Citing America's lack of action in the crisis in Egypt, Sen. John McCain said Sunday the U.S. has lost credibility with the people there and predicted a harsh future for the embattled country.
"I can see a long period of unrest in Egypt, and repression," the Arizona Republican said Sunday on CNN's "State of the Union."
McCain, who visited Egypt with Republican Sen. Lindsey Graham of South Carolina a week ago at the request of President Barack Obama, said he wanted to give the military who ousted elected president Mohammed Morsi a chance to "do the right thing."
But, McCain said, "it was pretty clear, to say the least, that they have not only not changed, but they have orchestrated massacres."
McCain also pushed for letting the Muslim Brotherhood lose at the ballot box rather than oppressing them and turning their members into martyrs. If Egypt outlaws the Muslim Brotherhood, he said, "You're going to see insurgency all over Egypt."
Meanwhile, Sen. Bob Corker said on Sunday that the United States has overestimated its leverage in Egypt while underestimating the influence of Saudi Arabia and the United Arab Emirates in the besieged, bloodshed-filled country,
"This whole discussion has been a little bit naive and, to me, very shallow," the Tennessee Republican said on ABC's "This Week." "The fact is that we need to be looking at what is our national interest. And is it in our national interest to have jihadists in northeastern Sinai that maybe threaten the security of Tennesseans and Americans?"
Corker initially called for the suspension of future aid to the country, which has seen hundreds murdered in the streets of Cairo last week, but then backpedaled and said U.S. aid needs to be tiered in a way that benefits American interests, specifically with respect to the Suez Canal.
"I don't want to cut off our relations, and I do expect that we will continue to have aid forthcoming in a way that really directly focuses on our national interests," Corker said. "I just think we need to tier it."
He said Congress and the White House need "to recalibrate."
"I hope this debate will shift," Corker said. "It will shift to a place where we're pushing obviously for the government to act responsibly. I condemn what's happened with the military, but I also condemn what, in essence, was a political coup by the Muslim Brotherhood. There still are things within Egypt that are very much in our national interest, and we need to keep the lines of communication open."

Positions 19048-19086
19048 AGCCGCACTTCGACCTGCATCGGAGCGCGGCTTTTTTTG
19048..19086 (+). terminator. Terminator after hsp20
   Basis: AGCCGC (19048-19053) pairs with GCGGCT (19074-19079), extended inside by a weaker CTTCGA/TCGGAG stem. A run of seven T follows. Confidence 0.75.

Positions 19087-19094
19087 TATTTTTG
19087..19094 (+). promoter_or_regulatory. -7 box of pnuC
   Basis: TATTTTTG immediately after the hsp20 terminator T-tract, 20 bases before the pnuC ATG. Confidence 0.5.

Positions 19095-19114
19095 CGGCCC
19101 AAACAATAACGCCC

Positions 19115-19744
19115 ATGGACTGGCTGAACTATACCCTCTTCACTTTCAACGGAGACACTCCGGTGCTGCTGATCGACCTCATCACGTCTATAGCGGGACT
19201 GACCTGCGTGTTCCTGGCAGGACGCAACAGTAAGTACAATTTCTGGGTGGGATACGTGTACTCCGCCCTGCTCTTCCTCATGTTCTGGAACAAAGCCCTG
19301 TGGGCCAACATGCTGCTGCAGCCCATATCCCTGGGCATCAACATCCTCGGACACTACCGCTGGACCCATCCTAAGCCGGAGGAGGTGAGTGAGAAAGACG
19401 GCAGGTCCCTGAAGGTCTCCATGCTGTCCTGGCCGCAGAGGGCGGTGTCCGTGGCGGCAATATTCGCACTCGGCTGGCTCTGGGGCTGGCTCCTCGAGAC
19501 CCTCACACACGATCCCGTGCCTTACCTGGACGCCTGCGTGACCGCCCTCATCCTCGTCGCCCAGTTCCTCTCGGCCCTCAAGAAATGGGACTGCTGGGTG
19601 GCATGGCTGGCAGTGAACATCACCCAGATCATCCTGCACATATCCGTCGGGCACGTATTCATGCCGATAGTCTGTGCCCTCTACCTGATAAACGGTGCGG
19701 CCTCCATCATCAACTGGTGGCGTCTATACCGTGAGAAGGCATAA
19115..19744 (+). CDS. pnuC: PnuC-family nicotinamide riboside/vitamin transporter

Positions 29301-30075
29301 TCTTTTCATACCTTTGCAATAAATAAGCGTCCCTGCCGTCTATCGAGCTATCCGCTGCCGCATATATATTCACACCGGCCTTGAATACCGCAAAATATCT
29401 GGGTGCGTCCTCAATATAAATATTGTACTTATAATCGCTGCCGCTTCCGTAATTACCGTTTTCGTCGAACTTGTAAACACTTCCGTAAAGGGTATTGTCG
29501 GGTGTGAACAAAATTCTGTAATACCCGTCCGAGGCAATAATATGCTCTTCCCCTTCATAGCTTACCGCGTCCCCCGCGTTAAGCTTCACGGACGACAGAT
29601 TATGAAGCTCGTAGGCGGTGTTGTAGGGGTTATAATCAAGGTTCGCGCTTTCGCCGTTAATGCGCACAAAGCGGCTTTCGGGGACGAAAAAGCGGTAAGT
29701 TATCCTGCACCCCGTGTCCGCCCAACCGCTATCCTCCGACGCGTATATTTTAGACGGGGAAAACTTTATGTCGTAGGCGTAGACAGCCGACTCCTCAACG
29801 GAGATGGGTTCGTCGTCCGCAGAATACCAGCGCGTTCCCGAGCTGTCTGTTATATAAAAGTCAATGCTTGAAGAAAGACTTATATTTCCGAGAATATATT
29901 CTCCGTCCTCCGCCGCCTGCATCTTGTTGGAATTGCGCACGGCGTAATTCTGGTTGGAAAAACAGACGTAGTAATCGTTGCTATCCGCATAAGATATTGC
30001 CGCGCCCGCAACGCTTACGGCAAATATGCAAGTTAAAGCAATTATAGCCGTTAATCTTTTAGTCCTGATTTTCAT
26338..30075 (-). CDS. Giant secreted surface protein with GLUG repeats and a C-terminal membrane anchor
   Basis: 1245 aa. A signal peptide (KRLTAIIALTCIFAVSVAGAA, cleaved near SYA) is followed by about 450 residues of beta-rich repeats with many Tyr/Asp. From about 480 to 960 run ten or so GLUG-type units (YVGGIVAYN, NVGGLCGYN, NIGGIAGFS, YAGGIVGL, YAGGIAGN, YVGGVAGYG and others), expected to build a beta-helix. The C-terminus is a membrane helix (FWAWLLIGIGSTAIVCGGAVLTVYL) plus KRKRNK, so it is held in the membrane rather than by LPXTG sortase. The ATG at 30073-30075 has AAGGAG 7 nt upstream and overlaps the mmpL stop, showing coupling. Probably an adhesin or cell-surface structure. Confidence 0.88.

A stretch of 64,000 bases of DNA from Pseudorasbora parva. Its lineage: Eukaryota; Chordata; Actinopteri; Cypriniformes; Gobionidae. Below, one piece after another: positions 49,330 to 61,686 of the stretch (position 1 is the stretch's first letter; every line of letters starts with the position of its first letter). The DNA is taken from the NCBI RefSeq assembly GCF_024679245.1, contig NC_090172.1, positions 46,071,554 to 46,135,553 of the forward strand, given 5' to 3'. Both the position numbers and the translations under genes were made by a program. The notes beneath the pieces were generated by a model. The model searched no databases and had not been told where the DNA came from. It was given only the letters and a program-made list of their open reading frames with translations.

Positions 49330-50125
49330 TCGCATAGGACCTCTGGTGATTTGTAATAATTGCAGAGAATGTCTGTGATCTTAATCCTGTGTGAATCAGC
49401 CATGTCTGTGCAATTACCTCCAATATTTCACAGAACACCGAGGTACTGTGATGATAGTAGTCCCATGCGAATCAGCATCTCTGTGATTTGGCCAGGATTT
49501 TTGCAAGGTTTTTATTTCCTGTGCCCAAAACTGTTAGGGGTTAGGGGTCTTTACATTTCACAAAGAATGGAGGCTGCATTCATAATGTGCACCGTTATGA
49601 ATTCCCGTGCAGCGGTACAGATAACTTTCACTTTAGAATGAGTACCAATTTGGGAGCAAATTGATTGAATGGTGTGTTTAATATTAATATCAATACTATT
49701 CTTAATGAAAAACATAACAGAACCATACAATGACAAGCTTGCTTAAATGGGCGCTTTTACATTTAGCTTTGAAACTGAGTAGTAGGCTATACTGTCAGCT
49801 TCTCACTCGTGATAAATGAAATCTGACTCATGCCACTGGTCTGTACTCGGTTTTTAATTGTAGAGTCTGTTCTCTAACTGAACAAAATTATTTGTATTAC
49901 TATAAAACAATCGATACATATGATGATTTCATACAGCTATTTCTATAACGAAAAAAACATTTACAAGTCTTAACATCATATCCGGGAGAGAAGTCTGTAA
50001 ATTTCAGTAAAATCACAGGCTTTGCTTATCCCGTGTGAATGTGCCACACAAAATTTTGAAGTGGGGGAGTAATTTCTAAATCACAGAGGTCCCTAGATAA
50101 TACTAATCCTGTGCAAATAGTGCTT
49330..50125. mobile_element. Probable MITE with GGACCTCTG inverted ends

New York Rep. Eliot Engel, who appeared with Corker on the program, said suspending aid to Egypt is premature.
"Egypt's an important country, and I think we have to be very, very careful before we willy-nilly just cut off aid," Engel said. "While it may feel good to say, 'OK, just cut them loose, they're not listening to us, they're cracking down and murdering people,' which is horrific, I hope that behind-the-scenes diplomacy will prevail. I think severing aid is not the right thing to do right now."
McCain said the Egyptian generals took U.S. support as a "green light" to do whatever they wanted.
McCain repeated his criticism of Obama, saying the administration warned the generals that U.S. law required military aid to be cut off if they took over by a coup. When the military ousted Morsi after a year in office, the White House refused to define the action as a coup, allowing aid to continue.
Other expectations, such as Egypt releasing two leaders of the opposition Muslim Brotherhood and a move forward with a new Constitution and elections, never happened, McCain said.
"With Apache helicopters flying overhead, nothing is more symbolic of the United States of America siding with the generals," McCain said.
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